The founders of Minecraft, Candy Crush Saga and Klarna as well as the family behind Hennes & Mauritz are raising Europe’s largest early-stage impact investment fund.
The €100m Swedish fund will invest in companies seeking to solve what it says are the world’s greatest challenges including poverty, food waste and climate change.
It is seeking to show that impact investing – which has traditionally meant accepting sub-par returns – can deliver results comparable with normal investments.
“There’s a mantra among investors that you can’t do impact investing and get competitive returns,” Niklas Adalberth, co-founder of Swedish payment unicorn Klarna and a general partner in the fund, told the Financial Times. “We really want to prove this wrong. If we can show that it’s possible to do impact with competitive returns, maybe we can inspire the big capital to follow.”
Mr Adalberth founded Norrsken Foundation, which houses the fund, three years ago after becoming disillusioned with what he has called “the constant chasing of the next goal or achievement” at Klarna.
The foundation runs two buildings – one in Stockholm and one in Kigali – offering office space for social entrepreneurs. It also invests directly and through its funds into companies that tackle problems in line with the UN’s sustainable development goals.
Its first SKr300m ($32m) fund has invested in start-ups such as Karma, which reduces food waste by allowing restaurants and shops to sell surplus produce, and Welcome, an app that helps integrate refugees.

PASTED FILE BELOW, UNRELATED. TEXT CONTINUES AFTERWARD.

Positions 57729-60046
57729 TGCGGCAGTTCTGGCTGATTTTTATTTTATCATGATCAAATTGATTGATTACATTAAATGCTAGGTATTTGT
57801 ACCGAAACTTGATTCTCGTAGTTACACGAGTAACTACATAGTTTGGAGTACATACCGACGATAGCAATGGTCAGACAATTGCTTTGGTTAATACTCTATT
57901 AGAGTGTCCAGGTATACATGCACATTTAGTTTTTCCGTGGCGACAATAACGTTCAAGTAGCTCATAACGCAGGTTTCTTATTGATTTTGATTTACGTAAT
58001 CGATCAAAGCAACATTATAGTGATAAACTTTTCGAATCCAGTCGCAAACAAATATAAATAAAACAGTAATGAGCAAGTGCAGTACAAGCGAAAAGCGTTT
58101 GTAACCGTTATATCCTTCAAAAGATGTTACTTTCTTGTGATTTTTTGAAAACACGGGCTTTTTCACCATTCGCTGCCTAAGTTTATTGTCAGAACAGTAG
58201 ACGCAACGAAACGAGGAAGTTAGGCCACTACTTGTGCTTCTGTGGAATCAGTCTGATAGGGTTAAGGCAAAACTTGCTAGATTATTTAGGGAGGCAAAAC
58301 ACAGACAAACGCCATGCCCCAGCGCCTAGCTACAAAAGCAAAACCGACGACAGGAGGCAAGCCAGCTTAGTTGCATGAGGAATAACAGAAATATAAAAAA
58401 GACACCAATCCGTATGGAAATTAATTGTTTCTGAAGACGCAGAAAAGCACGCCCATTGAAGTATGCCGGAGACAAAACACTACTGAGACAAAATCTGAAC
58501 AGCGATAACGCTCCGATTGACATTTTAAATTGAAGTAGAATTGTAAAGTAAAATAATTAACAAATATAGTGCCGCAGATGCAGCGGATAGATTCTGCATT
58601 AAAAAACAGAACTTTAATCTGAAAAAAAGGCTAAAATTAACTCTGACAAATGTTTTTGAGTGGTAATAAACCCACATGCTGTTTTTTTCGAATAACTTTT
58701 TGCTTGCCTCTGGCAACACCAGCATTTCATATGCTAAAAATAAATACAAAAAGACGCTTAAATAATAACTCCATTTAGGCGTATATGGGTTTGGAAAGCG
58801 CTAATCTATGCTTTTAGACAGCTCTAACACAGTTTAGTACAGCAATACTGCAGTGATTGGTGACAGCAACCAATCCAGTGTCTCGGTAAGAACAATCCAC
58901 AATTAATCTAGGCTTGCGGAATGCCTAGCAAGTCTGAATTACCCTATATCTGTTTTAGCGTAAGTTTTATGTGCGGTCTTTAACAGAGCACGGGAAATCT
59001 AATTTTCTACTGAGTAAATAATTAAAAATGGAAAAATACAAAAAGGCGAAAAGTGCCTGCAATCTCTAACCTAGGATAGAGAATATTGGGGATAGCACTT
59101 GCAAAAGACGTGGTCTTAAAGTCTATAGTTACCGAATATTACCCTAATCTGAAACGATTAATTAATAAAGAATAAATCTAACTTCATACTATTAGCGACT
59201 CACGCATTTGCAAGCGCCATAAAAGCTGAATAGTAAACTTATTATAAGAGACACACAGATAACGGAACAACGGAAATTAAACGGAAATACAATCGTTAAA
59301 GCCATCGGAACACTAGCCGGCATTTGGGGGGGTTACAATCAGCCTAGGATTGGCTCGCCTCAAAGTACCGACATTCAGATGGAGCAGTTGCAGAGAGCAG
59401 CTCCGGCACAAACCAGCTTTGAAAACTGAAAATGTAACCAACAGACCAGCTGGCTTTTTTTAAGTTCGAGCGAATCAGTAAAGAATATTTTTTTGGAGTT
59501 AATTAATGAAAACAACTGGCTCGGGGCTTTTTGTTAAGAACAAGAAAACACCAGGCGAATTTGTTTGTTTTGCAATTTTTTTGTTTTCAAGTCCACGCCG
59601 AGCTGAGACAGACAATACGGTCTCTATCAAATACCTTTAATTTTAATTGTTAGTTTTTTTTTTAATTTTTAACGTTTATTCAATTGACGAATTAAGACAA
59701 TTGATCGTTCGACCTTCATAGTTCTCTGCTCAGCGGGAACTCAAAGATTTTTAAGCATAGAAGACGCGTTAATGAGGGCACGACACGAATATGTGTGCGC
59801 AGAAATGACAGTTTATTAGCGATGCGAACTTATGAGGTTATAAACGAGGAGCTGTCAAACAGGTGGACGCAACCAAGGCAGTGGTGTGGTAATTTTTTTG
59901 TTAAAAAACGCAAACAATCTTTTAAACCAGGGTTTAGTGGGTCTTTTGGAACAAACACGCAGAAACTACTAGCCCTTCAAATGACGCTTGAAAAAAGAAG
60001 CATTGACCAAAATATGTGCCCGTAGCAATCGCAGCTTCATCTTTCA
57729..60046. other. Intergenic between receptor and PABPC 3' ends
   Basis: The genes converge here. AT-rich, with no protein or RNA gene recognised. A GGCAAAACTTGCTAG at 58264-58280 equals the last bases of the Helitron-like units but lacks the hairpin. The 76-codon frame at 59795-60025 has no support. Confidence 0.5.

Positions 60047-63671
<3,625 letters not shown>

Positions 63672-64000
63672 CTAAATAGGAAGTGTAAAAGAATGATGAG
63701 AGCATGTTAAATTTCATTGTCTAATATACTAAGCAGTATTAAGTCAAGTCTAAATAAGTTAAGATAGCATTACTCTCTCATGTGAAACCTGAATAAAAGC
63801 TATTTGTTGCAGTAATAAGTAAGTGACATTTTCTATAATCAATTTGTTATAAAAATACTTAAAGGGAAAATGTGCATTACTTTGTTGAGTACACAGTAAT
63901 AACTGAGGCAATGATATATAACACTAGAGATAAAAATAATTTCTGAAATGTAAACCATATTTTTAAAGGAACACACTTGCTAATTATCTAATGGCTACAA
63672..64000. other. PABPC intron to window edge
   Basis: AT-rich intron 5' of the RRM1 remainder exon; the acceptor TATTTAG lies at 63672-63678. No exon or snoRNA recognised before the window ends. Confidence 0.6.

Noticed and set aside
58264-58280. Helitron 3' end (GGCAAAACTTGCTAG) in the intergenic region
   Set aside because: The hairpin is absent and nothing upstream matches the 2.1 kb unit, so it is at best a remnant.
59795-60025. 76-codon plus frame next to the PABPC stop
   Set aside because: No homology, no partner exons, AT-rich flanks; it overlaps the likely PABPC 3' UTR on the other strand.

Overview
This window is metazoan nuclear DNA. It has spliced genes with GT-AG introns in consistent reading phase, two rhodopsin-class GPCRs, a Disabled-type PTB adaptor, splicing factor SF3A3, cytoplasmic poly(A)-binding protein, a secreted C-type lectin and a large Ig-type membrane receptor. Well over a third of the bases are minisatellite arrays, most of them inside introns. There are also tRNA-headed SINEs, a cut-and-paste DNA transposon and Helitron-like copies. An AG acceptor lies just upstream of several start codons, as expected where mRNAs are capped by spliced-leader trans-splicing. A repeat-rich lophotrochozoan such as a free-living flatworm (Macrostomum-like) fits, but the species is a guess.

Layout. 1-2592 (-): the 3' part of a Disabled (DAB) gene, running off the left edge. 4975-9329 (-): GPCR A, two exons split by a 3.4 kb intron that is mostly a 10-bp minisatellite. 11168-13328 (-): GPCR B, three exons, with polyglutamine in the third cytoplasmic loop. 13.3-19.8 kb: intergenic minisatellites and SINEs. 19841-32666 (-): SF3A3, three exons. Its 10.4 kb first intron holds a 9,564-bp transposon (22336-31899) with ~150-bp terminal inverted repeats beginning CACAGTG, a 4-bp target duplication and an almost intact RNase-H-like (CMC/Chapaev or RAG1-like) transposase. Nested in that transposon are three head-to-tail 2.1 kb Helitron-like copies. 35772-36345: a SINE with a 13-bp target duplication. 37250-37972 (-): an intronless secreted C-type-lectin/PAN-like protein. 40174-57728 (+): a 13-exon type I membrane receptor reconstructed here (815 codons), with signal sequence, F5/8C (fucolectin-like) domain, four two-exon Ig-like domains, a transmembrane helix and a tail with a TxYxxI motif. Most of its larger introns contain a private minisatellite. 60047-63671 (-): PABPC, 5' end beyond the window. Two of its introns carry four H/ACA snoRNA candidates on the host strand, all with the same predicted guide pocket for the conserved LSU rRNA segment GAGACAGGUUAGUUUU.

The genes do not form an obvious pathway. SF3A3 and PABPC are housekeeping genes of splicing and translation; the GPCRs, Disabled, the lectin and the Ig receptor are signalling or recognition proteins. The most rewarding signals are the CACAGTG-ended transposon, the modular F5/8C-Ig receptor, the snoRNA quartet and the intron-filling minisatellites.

The new fund is backed by Mr Adalberth; Carl Manneh, co-founder of Minecraft-creator Mojang; Filip Tysander, founder of watch brand Daniel Wellington; Sebastian Knutsson, co-founder of Candy Crush Saga maker King Digital; and Ramsbury, the family office of the Persson family, which founded and controls H&M.
The fund had its first close of €61m last week and is aiming to raise the full €100m by spring next year.
Agata Freimane, a former Morgan Stanley banker who is a general partner in the fund, said it was Europe’s — and possibly the world’s — largest early-stage impact investment fund.
“We feel there’s a strong momentum building around impact. When you look today, many of the top graduates from university are thinking about launching impact start-ups,” she added.
Mr Adalberth said one of the main goals of the fund was to demonstrate to larger financial institutions it was possible to make impact investments without sacrificing returns.
“The larger institutions are very conservative,” he added. “It’s hard to get past the switchboard if you talk about impact. A traditional pension fund is required to make a high return and is not able to take the risk. That is why we need to go first and show what is possible.”